At 1:36 on the morning of May 4, 1942, air-raid sirens began to wail ominously over the historic city of Exeter in southwest England. Awakened by the ululating alarm, thousands of anxious citizens, many still in their pajamas, stumbled through the darkness to the comparative safety of their backyard air- raid shelters. Although Exeter had so far been spared the carnage suffered by other British cities in the war, a couple of isolated raids the previous week had set a worrying new precedent. The worst was still to come.

The Luftwaffe began to drop the first in a barrage of 10,000 incendiary bombs on the city at 1:51 a.m. Raining like hailstones from the inky sky, the heavy ordnance swiftly set off a raging inferno amid Exeter’s dense downtown streets lined with rows of old combustible wooden buildings. Adding **** to the chaos, agile German bombers soared low over the firestorm, attacking the floundering emergency services with machine gun fire.

By dawn, the scale of the damage had become chillingly clear: 156 people were dead, 563 were injured and 400 shops and 1,500 houses had been destroyed. In total, 30 acres of Exeter lay in smoldering ruins.

“Exeter is the jewel of the west,” trumpeted German radio later that day. “We have destroyed that jewel, and we will return to finish the job.”

It was a harrowing message that characterized a new era of cultural destruction in World War II. Exeter, a town with a long history in the wool trade crowned by a magnificent Norman-Gothic cathedral, was of no military or strategic importance. Instead, it had been targeted in retaliation for a British air attack on the historic north German city of Lübeck five weeks earlier. In a petulant tit-for-tat exchange, the Nazis had — purportedly — chosen Exeter because it featured prominently in a 1937 edition of the German- produced Baedeker guidebook to Great Britain.

“We’ll go out and bomb every building in Britain given three stars in the Baedeker,” declared Gustav Braun von Stumm, deputy head of the press arm of the Nazi Foreign Office, in a statement on April 24, 1942. Thus began a chapter of the war that became known as the Baedeker Blitz.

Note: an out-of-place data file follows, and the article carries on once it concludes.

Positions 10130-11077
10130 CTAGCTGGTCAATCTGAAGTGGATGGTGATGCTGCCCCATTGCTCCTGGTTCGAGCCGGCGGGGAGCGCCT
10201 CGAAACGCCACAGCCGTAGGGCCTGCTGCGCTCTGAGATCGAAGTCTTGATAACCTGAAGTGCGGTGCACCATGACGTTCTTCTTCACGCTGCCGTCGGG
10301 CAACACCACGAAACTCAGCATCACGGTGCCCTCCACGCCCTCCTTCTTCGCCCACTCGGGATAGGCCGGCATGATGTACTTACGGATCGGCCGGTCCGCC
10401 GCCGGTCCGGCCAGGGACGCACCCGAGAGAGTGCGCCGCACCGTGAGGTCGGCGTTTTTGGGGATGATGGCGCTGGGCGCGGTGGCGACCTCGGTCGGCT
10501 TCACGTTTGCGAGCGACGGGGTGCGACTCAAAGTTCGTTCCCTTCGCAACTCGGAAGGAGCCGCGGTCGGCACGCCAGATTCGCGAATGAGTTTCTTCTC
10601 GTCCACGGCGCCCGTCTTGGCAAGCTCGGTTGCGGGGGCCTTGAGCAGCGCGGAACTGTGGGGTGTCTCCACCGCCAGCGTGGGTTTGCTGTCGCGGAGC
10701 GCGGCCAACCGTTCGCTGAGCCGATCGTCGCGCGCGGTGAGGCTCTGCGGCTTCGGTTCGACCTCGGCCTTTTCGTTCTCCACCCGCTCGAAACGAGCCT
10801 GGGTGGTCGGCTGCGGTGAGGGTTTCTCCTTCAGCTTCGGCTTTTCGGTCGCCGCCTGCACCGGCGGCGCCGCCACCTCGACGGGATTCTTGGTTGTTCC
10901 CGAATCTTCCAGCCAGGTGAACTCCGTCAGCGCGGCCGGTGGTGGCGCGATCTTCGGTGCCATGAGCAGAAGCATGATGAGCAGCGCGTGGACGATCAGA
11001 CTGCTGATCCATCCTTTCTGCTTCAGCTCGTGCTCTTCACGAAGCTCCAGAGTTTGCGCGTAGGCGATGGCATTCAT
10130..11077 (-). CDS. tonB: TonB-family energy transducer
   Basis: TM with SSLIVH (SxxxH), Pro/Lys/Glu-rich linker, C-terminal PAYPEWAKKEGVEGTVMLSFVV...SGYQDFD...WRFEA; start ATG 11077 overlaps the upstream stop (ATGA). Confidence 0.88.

Guidebooks to Light the Way

In the early years of international travel before World War II, the idea of using a tourist guidebook to plan devastating bomb attacks would have seemed insidious and far-fetched. Baedekers, the most respected and iconic travel tomes of the era, were designed for peace-seeking explorers rather than military strategists.

Baedeker began producing guidebooks in 1827. By the early 20th century, the books—including volumes on Great Britain — led the guidebook industry. (HistoryNet Archives)

Founded inauspiciously by German publisher Karl Baedeker in 1827, the fledgling book company gradually morphed from a small family concern into a hugely successful business that published guides in multiple languages, including English. By the early 20th century, the distinctive volumes with their red jackets and elegant gold lettering covered countries as diverse as Spain and India and were renowned for their exhaustive research and meticulous maps. Karl, who had been affectionately christened the “father of modern tourism,” died in 1859, but his sons and grandsons stepped into his shoes and carried on the family legacy.